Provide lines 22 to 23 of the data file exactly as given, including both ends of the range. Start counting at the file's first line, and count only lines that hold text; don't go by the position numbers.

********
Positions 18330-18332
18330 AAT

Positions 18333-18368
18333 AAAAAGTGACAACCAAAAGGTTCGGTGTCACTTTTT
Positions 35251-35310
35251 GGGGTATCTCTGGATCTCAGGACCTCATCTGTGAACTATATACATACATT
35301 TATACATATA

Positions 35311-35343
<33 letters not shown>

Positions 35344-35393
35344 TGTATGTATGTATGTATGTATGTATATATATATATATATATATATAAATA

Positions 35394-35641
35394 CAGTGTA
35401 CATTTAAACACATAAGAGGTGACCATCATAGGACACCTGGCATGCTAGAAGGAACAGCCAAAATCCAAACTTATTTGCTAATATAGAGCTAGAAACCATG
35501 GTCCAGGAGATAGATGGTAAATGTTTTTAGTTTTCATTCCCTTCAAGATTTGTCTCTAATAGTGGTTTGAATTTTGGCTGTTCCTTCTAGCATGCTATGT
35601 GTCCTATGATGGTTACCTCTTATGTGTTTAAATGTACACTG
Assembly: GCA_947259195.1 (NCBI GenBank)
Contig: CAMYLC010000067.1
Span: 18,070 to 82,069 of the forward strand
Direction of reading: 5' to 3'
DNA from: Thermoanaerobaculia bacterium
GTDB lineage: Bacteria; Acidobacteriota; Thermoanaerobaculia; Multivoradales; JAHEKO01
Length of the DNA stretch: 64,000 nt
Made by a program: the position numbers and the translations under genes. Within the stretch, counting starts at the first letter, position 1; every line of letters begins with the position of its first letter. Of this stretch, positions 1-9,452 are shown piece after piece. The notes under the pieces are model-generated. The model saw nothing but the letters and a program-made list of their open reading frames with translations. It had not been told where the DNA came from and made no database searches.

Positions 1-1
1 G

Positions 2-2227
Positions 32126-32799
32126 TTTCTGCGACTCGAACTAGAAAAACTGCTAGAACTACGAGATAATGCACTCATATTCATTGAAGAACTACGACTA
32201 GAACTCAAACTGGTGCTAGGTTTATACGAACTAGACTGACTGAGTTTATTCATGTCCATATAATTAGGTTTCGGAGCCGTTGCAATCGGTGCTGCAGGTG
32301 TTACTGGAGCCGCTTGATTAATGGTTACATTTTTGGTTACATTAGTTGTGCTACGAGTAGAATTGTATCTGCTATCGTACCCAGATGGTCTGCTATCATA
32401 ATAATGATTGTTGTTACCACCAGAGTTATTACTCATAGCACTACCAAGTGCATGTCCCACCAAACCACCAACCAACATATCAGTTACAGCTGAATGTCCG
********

GTDB lineage: Bacteria; Acidobacteriota; Thermoanaerobaculia; Multivoradales; JAHEKO01
Length of the DNA stretch: 64,000 nt